On 14/04/18 20:33, Colin Watson wrote:
I wish you wouldn't. Creating an openssh-common package is hardly a big
deal, so you've saved as good as nothing. You don't know what reasons
somebody might have to need different client and server versions. If
somebody cannot use one of your sub-packages, don't force them to stop
using all of them.
On Sat, Apr 14, 2018 at 03:40:14PM +0930, David Newall wrote:
Is it truly intended that openssh-server version X only works with the same
version openssh-client? The package dependency listed as such seems bogus.
I go so far as to claim that there's no reason why installing the server
requires any client to be installed. Am I wrong? This is a bug.
It's not completely perfect, but it saves on creating an openssh-common
package for the functionality shared by both (e.g. /etc/ssh/moduli,
/usr/bin/ssh-keygen, common documentation). Extra binary packages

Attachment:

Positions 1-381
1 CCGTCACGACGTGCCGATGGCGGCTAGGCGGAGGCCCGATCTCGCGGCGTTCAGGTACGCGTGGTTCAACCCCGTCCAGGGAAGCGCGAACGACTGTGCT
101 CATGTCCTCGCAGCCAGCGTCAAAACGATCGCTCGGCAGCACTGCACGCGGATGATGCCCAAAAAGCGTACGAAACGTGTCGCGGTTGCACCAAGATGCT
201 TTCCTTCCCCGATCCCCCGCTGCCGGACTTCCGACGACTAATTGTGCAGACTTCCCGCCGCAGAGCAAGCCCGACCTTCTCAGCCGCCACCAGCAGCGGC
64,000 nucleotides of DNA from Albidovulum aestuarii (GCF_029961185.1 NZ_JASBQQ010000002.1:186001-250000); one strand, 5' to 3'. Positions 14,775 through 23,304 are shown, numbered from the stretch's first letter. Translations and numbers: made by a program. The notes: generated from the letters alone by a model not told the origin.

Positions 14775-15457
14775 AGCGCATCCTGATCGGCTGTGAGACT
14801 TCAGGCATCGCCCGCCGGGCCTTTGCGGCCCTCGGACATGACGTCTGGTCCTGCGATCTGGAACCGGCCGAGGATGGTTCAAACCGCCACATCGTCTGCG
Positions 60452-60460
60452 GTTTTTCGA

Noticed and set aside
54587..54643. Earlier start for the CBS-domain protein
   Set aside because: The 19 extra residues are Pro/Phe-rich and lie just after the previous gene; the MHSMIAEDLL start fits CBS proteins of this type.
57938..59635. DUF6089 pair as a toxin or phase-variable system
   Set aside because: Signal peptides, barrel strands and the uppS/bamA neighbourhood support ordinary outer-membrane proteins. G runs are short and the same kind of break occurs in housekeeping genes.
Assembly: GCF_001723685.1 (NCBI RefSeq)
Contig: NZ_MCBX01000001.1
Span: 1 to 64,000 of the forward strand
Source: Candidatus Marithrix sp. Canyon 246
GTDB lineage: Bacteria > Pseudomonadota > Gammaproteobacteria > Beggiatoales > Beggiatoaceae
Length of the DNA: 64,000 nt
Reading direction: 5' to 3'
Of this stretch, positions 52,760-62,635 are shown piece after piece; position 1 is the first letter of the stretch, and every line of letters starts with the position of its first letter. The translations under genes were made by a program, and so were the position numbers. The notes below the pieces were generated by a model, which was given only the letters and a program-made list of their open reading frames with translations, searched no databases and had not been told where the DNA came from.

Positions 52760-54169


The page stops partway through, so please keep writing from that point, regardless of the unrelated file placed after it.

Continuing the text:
constitute a small incremental cost for all Debian users (in terms of
added Packages file size, etc.); depending on openssh-client is a small
cost for the minority of users who need the server and specifically care
about not having the client. And it means I don't have to worry about
odd edge cases like the status of /usr/bin/scp (which needs /usr/bin/ssh
to function as a client, but is also required on a server that you want
to scp to/from).
I chose this trade-off when I split the client and server into separate
packages, and reviewing it 14 years later I'm still OK with it.